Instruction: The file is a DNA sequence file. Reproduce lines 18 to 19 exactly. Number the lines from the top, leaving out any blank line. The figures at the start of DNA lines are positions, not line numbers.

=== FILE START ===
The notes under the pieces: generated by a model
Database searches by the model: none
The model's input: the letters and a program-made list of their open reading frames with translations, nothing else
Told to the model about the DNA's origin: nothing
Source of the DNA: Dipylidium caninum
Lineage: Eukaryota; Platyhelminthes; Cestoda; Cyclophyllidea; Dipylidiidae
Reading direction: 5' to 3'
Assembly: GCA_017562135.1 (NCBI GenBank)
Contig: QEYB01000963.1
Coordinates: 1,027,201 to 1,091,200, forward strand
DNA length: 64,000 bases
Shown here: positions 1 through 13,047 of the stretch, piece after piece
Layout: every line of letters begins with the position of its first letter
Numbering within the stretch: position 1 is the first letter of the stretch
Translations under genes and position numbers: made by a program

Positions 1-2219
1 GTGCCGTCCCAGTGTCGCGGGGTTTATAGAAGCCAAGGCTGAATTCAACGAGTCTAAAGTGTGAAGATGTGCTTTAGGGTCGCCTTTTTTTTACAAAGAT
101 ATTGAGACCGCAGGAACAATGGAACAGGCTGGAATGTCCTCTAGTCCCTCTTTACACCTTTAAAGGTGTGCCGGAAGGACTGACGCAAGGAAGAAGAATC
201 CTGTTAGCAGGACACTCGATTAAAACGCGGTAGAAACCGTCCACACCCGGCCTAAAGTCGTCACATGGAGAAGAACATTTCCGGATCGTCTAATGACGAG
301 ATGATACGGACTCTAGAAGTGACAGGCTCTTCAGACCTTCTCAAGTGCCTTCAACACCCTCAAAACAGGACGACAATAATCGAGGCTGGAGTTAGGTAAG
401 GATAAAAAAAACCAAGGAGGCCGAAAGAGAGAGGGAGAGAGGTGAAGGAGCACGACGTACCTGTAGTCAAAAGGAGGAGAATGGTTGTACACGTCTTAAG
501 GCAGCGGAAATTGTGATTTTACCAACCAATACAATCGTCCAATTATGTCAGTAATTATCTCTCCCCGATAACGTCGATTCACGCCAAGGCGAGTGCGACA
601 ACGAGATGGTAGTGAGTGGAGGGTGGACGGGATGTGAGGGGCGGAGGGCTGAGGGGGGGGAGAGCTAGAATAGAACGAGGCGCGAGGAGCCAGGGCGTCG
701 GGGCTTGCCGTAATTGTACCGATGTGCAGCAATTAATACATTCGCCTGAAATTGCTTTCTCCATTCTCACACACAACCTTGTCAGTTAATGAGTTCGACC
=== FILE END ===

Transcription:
101 ATTGAGACCGCAGGAACAATGGAACAGGCTGGAATGTCCTCTAGTCCCTCTTTACACCTTTAAAGGTGTGCCGGAAGGACTGACGCAAGGAAGAAGAATC
201 CTGTTAGCAGGACACTCGATTAAAACGCGGTAGAAACCGTCCACACCCGGCCTAAAGTCGTCACATGGAGAAGAACATTTCCGGATCGTCTAATGACGAG